As important as it is to have an effective cleaning agent, it can be even more important to many family’s to have a SAFE cleaning product. Today we’re comparing bleach and vinegar to see which is more safe for the family. First we must know what the active ingredient in each product is. the active ingredient in vinegar is acetic acid, written as CH3CO2H. The active ingredient of bleach is sodium hypochlorite, which is written as NaClO. Vinegar is around 4.0% to 12% acetic acid, and bleach is around 3% to 6% sodium hypochlorite.
Today, many people assume that vinegar is a perfectly safe cleaner, however many of us forget what vinegar really is: an acid. Even though it is relatively safe, especially compared to many of today’s cleaners, you should still be cautious around vinegar to a certain extent. Avoid getting vinegar in open wounds. Eating large amounts of vinegar can harm your digestive tract, and can also give you heart burn. Do not assume that vinegar on your counter top is just vinegar. Vinegar is very reactive, and will most likely react to form some unpredictable compound that could be more harmful to the body. Vinegar’s toxicity is also harmful to plants, so keep the two away from each other.
Household bleach, contrary to popular belief, is almost neutral, with a pH very close to 7. However this does not make bleach safe. Indigestion of bleach will irritate the mucus membranes of your nose, your mouth, and your throat. Eating any more than just a little will cause nausea, vomiting, and diarrhea, which all lead to dehydration. Be very careful with bleach around children.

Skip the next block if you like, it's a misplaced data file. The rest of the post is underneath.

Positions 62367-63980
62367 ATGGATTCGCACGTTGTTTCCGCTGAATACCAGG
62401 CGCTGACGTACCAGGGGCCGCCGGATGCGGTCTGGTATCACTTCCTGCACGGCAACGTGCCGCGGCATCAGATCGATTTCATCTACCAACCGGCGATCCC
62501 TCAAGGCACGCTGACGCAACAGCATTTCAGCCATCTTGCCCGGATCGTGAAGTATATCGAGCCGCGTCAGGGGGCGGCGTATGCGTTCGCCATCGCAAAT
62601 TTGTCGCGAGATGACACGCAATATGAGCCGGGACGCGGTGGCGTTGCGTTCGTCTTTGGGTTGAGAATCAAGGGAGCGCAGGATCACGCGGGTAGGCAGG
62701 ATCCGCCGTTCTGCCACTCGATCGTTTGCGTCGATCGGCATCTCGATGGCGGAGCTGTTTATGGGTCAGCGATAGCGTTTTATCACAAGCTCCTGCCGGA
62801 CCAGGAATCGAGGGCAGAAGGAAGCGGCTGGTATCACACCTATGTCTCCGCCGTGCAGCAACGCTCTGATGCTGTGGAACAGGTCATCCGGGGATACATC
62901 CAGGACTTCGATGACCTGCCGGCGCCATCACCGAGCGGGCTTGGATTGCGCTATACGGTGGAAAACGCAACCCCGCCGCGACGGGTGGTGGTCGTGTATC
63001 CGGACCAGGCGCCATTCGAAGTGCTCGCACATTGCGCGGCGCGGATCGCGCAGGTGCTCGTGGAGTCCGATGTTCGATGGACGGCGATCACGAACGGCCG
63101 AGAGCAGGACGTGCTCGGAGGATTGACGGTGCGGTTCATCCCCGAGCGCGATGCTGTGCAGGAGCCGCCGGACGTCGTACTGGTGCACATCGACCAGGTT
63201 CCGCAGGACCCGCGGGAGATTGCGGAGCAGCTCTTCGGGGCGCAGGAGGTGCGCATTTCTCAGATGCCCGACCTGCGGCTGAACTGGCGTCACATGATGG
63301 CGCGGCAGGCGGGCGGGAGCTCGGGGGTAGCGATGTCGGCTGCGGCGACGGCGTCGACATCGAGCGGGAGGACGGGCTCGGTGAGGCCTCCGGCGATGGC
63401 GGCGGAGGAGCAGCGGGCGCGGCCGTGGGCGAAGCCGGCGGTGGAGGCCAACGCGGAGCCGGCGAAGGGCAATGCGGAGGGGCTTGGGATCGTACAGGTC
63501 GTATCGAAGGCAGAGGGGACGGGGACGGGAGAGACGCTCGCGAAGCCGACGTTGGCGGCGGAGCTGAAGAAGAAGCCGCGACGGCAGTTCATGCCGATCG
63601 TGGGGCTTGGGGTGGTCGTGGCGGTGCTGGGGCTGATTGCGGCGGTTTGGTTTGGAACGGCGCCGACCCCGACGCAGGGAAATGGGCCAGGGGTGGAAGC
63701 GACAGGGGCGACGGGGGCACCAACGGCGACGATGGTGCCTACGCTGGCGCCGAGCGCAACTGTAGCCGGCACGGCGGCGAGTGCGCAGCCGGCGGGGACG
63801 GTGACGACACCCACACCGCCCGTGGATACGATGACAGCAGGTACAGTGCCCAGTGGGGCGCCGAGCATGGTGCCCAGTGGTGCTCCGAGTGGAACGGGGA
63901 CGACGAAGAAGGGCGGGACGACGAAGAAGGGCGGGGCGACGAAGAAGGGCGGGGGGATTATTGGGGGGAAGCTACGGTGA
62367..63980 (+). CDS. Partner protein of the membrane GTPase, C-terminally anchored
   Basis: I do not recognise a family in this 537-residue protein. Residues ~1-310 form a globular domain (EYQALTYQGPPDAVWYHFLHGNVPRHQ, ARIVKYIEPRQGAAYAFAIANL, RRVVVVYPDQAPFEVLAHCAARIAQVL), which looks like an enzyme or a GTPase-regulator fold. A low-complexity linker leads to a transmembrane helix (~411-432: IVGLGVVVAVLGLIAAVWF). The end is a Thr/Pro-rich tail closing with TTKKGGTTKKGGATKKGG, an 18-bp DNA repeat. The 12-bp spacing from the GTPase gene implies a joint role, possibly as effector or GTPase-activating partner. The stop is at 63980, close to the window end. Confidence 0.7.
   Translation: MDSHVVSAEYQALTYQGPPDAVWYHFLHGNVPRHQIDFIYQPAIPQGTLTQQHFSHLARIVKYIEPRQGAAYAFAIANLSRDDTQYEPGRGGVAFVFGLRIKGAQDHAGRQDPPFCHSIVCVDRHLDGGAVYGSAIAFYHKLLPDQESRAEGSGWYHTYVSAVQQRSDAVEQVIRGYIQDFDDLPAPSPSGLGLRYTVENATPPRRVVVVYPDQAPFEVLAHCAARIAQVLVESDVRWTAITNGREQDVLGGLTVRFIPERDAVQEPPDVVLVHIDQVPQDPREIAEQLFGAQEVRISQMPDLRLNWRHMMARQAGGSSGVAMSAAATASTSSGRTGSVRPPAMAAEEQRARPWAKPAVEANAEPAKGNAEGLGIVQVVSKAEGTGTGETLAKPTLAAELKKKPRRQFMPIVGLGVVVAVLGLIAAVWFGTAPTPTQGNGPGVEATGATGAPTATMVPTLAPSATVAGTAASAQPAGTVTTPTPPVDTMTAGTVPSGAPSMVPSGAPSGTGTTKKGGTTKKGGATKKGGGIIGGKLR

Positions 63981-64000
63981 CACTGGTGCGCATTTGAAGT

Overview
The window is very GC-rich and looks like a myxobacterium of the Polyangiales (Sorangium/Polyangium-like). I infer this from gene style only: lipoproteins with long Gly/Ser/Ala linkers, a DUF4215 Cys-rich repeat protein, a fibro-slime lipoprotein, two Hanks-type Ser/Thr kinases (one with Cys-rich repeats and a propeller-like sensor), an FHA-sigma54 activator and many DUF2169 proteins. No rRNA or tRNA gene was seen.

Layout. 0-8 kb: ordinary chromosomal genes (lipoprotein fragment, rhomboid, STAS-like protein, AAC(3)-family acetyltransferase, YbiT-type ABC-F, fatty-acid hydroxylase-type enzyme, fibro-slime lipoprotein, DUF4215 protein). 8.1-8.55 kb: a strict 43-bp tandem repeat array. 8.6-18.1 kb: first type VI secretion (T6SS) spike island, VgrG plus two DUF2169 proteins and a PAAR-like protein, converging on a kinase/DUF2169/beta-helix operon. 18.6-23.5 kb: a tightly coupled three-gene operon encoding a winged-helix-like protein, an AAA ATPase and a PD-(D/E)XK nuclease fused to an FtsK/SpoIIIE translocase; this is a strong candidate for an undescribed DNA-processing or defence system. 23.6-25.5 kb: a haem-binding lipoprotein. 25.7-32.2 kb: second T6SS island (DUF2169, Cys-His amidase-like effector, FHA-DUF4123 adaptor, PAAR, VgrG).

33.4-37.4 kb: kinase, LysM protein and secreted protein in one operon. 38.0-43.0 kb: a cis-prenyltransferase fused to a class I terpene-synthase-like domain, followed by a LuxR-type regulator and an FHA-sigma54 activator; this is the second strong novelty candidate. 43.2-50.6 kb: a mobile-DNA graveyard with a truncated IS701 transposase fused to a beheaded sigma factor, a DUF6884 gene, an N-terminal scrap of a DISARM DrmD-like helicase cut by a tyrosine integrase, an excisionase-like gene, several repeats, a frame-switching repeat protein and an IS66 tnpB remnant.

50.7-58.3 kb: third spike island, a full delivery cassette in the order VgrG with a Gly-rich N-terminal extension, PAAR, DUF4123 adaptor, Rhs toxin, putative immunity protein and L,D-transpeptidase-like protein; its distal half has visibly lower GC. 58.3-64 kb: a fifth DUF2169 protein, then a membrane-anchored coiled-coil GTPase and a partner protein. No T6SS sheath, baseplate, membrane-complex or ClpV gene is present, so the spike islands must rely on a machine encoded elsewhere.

Vinegar is relatively safe for the environment. As stated above, it will react with other chemicals it finds to possibly become more dangerous, and it is also very harmful to plants, but so long as you aren’t dumping containers of vinegar out the window, vinegar is relatively harmless and safe alternative to other cleaning agents.
Bleach, even though its a little less safe for the environment than vinegar, is still relatively harmless. Contrary to popular belief, bleach will actually react with other chemicals in the environment to become more stable, and thus less harmful. Some chlorine in the bleach will remain unchanged however, and this will be harmful to the environment. Bleach will also kill plants with ease. Bleach is not as safe as vinegar, however it is relatively safe compared to many other cleaning agents.
Vinegar is actually the opposite of a household pollutant, it freshens up the air. If you can get past the initial powerful stench of vinegar, it will actually freshen the air with the help of very few chemicals. It works great with family’s since the fumes are safe to inhale and no harm will be done.
Concentrated bleach can have very harmful fumes, however household bleach is diluted in water with a 1:10 ratio, and this ratio gives off much less harmful fumes. People should still be weary of bleach fumes, however they aren’t as harmful as some may think, as cases where illnesses are caused by bleach fumes are rather rare.
Vinegar, as we all know from our childhood, reacts readily with baking powder. The fumes from this reaction are not harmful unless found in very high concentrations. As stated above, vinegar will try to react with many other substances, which can either form a more safe or less safe compound. Keep in mind that vinegar is reactive, but don’t worry about it too much.
Bleach, as stated above, will react with other chemicals in nature to become stable. However, be extremely careful with bleach at home and be sure to keep it away from other cleaners. NEVER combine bleach with other cleaners such as ammonia, since the fumes can be extremely harmful to the body. There are many different cleaning agents in the common home, and combining bleach with any of them can be disastrous.
The material data safety sheet for vinegar can be found here, and the data sheet for bleach can be found here.